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ANZ encourages customers to be cautious of all online transactions

ANZ is urging customers to remain vigilant to scams and fraud when completing any transaction online. The reminder comes as ANZ customer protection teams see an increasing number of sophisticated new Bond Investment and Business Email Compromise (BEC) scams.

In the last fortnight, ANZ has prevented and recovered more than $3.2 million from being transferred to online criminals from personal or business accounts in these types of scams.


Bond Investment scams typically impersonate well known Australian organisations and financial institutions and target individuals. Generally, victims will be convinced to invest in fake bond offerings. Once the scammers receive the funds, they are often filtered through trading platforms and often onto cryptocurrency – making it difficult to recover.


Business Email Compromise (BEC) scams target businesses, with online criminals posing as a trusted supplier or vendor and collecting payment for goods or services received. Often a business will receive an invoice from a supplier whose email address has been compromised advising their bank details have changed and requesting future payments be paid into a different, fraudulent bank account.


In other variations of the BEC scam, online criminals will send an email to a company’s accounts team via a compromised email account, pretending to be a senior executive, requesting the urgent transfer of funds. Criminals can also request recurring salary or rental payments be directed to a new account.


ANZ Head of Customer Protection Shaq Johnson said: “We are seeing a significant increase in scams of this nature and encourage Australians to be very cautious when presented with any investment opportunity, or requests to make payments to a different bank accounts.”


“Often, when we speak to customers who have been caught up in BEC or Bond Investment scams, they genuinely believe the person or vendor they have been communicating with is legitimate.”


“This often requires a deeper conversation and education from our end to enable them to understand the sophistication and tactics of these criminals.”


ANZ has robust technology and systems and experienced staff to monitor and block scams. It remains important for customers to double check out of the ordinary transactions or funds leaving their accounts.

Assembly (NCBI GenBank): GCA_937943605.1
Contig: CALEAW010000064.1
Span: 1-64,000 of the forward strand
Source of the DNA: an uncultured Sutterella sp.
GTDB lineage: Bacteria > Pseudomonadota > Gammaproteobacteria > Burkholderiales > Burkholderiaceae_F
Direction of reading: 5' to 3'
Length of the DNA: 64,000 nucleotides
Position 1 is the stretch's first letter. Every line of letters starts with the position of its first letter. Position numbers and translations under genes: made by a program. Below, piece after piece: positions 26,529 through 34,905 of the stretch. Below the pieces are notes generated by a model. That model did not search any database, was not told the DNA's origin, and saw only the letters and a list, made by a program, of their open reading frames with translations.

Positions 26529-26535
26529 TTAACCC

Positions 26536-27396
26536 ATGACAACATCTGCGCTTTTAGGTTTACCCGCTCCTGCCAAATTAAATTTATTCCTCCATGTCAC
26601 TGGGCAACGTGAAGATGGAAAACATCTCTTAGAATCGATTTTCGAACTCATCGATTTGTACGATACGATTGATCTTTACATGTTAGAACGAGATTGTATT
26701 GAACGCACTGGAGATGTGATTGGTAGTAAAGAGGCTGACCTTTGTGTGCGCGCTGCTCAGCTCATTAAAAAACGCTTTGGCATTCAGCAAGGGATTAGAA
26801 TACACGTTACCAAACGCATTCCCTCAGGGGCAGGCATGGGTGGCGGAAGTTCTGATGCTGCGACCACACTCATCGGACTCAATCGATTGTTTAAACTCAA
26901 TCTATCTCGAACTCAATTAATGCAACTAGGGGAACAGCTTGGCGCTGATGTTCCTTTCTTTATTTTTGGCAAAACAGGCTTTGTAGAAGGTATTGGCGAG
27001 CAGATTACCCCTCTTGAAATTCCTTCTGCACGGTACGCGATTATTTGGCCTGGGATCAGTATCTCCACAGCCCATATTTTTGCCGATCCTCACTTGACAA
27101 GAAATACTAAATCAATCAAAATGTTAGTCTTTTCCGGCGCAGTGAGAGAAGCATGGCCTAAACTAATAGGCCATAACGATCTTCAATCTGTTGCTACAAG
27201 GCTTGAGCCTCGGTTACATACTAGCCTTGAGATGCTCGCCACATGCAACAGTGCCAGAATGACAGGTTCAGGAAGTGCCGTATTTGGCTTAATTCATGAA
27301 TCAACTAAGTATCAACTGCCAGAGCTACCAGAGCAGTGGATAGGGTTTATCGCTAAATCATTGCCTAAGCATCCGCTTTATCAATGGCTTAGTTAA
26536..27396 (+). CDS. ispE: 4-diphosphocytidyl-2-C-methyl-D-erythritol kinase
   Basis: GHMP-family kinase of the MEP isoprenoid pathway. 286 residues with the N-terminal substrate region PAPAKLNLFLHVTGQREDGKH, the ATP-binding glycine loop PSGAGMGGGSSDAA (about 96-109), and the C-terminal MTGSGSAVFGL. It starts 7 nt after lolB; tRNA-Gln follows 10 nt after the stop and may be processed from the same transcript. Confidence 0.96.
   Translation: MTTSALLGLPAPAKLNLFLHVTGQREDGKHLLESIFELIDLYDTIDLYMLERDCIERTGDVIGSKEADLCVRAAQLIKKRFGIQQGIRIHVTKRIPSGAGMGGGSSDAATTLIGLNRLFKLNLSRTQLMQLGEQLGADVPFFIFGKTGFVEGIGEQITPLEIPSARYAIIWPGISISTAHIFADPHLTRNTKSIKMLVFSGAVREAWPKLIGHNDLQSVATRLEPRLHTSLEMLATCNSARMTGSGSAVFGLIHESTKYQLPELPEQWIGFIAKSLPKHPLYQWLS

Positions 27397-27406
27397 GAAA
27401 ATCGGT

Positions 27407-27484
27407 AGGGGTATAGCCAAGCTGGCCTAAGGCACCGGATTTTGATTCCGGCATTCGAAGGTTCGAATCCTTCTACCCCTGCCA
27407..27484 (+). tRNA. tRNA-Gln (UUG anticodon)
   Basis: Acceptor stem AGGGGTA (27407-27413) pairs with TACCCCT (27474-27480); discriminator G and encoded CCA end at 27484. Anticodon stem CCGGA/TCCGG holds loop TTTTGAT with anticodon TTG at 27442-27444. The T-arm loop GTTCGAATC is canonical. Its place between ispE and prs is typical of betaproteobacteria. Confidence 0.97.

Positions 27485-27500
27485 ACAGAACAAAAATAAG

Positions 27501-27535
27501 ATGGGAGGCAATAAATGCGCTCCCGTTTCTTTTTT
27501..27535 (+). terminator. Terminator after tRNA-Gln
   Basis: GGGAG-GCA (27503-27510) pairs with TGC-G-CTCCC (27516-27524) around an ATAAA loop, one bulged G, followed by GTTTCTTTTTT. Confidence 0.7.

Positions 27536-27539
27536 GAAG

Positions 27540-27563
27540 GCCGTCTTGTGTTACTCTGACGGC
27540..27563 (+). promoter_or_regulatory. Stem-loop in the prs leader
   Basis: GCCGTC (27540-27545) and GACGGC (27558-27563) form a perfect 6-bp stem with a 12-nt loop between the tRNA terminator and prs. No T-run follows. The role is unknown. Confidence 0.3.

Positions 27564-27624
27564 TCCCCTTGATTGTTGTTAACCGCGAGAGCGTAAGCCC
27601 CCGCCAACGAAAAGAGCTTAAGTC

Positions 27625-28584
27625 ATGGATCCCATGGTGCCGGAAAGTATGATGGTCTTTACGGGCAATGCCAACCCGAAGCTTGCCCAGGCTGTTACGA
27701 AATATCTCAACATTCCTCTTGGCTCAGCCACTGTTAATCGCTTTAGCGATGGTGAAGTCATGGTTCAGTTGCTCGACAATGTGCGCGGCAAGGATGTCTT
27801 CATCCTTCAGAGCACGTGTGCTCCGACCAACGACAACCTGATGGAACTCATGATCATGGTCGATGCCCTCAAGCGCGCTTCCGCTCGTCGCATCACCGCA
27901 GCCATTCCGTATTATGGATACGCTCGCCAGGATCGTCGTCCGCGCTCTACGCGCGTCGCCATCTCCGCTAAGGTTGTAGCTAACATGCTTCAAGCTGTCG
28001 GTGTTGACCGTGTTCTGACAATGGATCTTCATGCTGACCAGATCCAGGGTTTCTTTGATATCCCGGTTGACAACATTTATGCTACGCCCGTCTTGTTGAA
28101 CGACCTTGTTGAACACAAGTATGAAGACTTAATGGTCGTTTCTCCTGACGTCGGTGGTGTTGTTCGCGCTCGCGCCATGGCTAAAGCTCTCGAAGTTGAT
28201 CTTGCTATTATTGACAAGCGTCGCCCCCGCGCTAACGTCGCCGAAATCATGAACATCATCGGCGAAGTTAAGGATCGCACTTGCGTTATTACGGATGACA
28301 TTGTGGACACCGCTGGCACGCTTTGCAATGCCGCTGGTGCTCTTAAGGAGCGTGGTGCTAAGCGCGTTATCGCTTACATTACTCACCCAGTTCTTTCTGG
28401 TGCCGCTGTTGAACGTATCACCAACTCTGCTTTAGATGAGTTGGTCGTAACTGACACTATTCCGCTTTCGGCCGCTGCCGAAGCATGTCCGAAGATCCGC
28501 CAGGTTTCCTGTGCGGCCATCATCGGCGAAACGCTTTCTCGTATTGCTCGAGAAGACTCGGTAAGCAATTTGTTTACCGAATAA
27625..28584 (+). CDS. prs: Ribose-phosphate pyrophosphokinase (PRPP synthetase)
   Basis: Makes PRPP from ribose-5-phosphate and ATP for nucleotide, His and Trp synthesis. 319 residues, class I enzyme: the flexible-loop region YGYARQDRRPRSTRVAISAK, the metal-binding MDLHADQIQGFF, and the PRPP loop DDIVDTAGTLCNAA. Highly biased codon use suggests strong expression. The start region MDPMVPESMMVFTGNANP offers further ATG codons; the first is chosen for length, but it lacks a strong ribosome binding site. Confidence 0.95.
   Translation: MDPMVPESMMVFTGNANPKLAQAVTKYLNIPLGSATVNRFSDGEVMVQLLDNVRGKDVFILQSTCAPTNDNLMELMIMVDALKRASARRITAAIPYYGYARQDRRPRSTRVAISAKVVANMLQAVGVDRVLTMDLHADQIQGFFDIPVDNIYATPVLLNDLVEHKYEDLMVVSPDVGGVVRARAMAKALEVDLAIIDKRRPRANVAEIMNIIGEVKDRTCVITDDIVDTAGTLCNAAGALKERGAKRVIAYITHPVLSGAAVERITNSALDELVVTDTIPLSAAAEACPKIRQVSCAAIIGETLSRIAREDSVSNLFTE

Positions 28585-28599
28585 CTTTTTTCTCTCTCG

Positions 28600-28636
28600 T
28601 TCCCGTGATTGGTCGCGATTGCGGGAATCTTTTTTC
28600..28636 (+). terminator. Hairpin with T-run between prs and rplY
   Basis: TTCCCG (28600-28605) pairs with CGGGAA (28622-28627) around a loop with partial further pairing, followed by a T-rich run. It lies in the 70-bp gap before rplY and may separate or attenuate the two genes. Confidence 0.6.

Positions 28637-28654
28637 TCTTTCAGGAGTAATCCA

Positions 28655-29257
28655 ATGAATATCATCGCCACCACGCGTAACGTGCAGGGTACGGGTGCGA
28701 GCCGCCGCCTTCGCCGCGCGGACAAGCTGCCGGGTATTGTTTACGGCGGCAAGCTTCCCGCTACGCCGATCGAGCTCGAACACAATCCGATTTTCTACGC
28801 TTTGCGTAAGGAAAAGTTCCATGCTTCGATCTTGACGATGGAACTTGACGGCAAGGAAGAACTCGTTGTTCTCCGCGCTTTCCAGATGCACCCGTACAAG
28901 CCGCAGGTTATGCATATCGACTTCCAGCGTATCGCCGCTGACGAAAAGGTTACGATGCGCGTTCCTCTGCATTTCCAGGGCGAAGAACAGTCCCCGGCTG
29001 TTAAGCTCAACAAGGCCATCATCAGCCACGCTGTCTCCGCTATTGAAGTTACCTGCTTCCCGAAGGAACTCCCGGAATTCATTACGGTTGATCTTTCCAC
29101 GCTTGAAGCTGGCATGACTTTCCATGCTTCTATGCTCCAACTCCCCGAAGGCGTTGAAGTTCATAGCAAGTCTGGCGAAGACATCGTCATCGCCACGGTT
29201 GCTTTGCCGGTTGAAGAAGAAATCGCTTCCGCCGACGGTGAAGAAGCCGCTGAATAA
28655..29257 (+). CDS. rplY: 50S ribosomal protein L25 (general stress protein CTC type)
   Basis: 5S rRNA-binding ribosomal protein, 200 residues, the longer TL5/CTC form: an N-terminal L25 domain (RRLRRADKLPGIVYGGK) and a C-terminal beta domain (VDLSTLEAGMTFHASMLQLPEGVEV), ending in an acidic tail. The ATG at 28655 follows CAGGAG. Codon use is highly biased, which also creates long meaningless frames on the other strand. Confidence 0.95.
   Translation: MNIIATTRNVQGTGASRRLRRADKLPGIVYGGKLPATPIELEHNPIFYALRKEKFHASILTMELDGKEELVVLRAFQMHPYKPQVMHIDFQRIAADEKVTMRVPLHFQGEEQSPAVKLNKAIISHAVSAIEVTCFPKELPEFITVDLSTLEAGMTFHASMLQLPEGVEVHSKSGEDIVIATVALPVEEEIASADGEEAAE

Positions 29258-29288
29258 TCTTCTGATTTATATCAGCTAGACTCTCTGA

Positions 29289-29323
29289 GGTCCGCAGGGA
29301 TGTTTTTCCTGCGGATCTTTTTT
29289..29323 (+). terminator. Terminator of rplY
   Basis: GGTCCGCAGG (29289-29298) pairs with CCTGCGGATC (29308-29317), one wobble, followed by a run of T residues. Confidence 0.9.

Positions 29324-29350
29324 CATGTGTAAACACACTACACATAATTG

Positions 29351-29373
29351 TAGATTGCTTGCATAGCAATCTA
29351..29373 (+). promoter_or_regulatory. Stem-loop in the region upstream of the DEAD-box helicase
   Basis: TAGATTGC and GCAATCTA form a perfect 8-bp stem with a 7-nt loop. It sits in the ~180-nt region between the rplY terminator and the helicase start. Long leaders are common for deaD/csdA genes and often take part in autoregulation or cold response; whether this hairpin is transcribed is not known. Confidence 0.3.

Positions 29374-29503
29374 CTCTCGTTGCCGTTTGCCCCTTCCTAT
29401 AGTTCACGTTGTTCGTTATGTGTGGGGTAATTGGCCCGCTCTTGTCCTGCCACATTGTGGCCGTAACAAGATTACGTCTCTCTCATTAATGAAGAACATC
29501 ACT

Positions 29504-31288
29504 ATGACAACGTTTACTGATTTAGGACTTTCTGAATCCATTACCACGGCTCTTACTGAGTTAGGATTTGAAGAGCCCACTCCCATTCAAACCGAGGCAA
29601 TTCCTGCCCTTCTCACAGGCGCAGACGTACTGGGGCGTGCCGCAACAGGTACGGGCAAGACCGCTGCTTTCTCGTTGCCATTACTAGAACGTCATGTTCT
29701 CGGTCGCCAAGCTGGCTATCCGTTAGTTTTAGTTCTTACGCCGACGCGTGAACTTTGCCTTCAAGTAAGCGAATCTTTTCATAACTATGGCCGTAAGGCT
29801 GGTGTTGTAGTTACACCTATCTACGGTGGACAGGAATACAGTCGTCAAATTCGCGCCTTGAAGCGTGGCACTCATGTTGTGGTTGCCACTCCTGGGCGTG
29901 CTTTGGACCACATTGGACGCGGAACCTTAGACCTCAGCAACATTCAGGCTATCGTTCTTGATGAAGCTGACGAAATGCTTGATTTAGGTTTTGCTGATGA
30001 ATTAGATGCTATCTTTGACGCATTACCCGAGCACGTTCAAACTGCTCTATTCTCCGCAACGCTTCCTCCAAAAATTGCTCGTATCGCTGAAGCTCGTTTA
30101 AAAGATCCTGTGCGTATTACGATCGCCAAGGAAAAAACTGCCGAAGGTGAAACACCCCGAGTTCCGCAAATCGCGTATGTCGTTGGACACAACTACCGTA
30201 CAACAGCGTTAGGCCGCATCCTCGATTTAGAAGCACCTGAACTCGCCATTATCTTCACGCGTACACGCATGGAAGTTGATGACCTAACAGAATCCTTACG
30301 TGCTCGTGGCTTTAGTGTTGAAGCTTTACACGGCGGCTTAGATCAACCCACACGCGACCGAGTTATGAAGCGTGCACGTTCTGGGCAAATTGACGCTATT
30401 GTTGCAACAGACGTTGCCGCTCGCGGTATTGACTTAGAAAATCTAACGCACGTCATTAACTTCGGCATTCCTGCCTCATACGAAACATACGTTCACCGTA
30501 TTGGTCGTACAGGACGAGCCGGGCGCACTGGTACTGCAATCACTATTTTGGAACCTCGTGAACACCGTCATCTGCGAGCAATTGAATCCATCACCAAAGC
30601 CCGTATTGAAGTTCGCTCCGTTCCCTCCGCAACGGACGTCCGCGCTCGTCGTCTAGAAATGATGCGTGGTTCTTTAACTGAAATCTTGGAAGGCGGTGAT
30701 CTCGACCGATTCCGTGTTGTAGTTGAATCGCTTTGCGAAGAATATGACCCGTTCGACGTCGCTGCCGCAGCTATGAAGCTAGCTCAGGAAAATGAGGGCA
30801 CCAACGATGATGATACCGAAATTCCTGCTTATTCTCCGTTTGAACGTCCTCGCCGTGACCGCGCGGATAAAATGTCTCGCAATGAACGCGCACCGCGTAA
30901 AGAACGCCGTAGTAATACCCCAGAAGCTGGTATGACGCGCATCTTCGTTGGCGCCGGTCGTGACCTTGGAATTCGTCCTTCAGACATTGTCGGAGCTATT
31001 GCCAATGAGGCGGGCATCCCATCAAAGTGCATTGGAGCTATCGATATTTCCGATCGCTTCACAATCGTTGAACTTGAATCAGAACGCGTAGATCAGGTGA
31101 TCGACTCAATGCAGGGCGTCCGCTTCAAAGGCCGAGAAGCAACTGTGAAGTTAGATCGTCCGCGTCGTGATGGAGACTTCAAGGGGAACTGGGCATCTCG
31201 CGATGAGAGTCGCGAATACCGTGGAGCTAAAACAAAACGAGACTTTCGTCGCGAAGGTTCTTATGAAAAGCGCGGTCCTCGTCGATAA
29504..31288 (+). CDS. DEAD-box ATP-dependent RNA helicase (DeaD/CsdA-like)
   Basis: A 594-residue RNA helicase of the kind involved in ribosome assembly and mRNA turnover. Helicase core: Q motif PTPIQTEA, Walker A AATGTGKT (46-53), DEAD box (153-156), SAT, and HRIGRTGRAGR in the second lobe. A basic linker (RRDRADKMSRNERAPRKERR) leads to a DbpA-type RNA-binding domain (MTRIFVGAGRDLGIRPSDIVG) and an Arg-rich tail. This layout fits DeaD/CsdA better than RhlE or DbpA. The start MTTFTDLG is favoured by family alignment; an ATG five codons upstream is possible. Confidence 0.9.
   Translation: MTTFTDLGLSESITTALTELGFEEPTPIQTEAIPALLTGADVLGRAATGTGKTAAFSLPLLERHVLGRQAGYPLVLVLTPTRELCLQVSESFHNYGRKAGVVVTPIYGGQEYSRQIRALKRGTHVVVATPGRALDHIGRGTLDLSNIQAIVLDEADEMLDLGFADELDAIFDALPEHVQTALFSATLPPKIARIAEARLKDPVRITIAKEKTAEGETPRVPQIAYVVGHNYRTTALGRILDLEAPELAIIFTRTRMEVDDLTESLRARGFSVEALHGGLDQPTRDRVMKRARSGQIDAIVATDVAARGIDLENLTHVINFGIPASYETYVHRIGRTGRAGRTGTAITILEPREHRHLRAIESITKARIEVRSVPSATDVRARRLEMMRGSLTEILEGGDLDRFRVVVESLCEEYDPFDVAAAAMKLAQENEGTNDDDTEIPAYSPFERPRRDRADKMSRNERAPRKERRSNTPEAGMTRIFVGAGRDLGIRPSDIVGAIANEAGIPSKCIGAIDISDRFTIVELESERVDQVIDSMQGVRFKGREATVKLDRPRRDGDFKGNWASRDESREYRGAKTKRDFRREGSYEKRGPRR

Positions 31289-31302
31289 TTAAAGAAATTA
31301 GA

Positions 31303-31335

To protect yourself and your business from Bond and Business Email Compromise scams:

  • Ensure you have a process in place to identify and action suspicious emails, texts or phone calls.
  • Pause before responding to any request for money online, no matter how frequent or ordinary the transaction. If something doesn’t seem right, or is unexpected, question it.
  • Use the contact details on official company websites to verify any communications from company employees, vendors, or suppliers.
  • Activate two-factor authentication (2FA) as well as a strong password to protect the security of your, and your businesses email accounts.


For more information on Bond and Business Email Compromise Scams, visit https://www.anz.com.au/security/types-of-scams/ and the ACCC ScamWatch.


ANZ is continually reviewing and adjusting its capabilities to keep customers safe as new scams emerge and scammers change how they operate. In the last twelve months, our people and our systems have stopped more than $60 million going to criminals.


ANZ’s customer protection teams and systems operate 24/7. Customers who believe they may have been a victim of a scam should contact us immediately, on 13 33 50 or visit us at http://www.anz.com.au/security/report-fraud/ for more information.


For more information on the types of scams and how to protect yourself visit http://www.anz.com.au/security/types-of-scams.


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